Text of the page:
6 posts
Reasoning behind #defines for PushSize and friends
Edited by KanjiOwl on Reason: Initial post
On Day 88, Casey mentioned that he made PushSize a macro for "debugging reasons" (link). Unless I've missed it, I haven't seen where these #defines have been flexed.

He mentioned that he wanted everything hitting the allocator to go through a macro instead of a direct function call. In the past, I've seen this pattern used so you can easily inject your own custom allocators in place of the default one. Not sure if this is what he had in mind, or there is something more clever you can do. Is there some common debugging technique involving macros in this way that I'm unaware of?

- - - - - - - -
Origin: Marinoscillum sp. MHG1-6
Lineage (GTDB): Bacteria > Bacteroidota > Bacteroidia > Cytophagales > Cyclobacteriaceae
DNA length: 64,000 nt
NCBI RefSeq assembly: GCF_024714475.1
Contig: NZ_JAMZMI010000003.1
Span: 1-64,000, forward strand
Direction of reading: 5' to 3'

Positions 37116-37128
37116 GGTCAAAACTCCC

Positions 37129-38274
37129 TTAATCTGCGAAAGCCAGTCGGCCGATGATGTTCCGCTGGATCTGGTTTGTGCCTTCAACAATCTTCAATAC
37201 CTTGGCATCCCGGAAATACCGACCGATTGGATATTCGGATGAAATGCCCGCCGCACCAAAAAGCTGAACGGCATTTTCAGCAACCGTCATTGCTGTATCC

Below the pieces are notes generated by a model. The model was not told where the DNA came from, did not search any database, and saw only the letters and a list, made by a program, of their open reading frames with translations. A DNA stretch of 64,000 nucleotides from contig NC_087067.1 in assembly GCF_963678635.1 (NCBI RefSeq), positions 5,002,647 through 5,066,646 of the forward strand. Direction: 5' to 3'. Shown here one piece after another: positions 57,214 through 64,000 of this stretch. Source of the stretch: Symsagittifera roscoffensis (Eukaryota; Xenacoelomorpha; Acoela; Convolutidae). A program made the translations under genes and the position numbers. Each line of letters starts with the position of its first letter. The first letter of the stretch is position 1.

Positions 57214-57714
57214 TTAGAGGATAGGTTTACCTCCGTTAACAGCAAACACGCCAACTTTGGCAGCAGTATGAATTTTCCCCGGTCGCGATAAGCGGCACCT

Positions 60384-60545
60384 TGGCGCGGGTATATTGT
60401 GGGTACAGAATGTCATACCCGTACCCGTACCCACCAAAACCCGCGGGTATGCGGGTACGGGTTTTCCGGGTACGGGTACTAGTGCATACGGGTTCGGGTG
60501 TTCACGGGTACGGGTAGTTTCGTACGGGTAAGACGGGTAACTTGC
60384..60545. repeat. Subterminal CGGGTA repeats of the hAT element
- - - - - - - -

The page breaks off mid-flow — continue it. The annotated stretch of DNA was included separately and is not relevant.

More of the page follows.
Simon Anciaux
1108 posts
Reasoning behind #defines for PushSize and friends
I believe it's to be able to change the parameter that are passed to PushSize_ without changing the calls, for example by using a define passed to the compiler. I don't remember if Casey's does that at some point. But it could be used to enable / disable overflow and underflow checking.

6 posts
Reasoning behind #defines for PushSize and friends
Hmm, in this case, overriding the macro to modify the parameters would be tough to get correct. Since the macros are variadic, the caller may or may not supply a params struct. You would need to do some fancy footwork to handle both cases.

If all you wanted to do was globally enable bounds checks, the way he ended up doing it (by or-ing in the flag inside PushSize_) seems like the easiest way to go about it. You could wrap that statement in an #ifdef, macroize the rvalue, and have yourself a party. For example,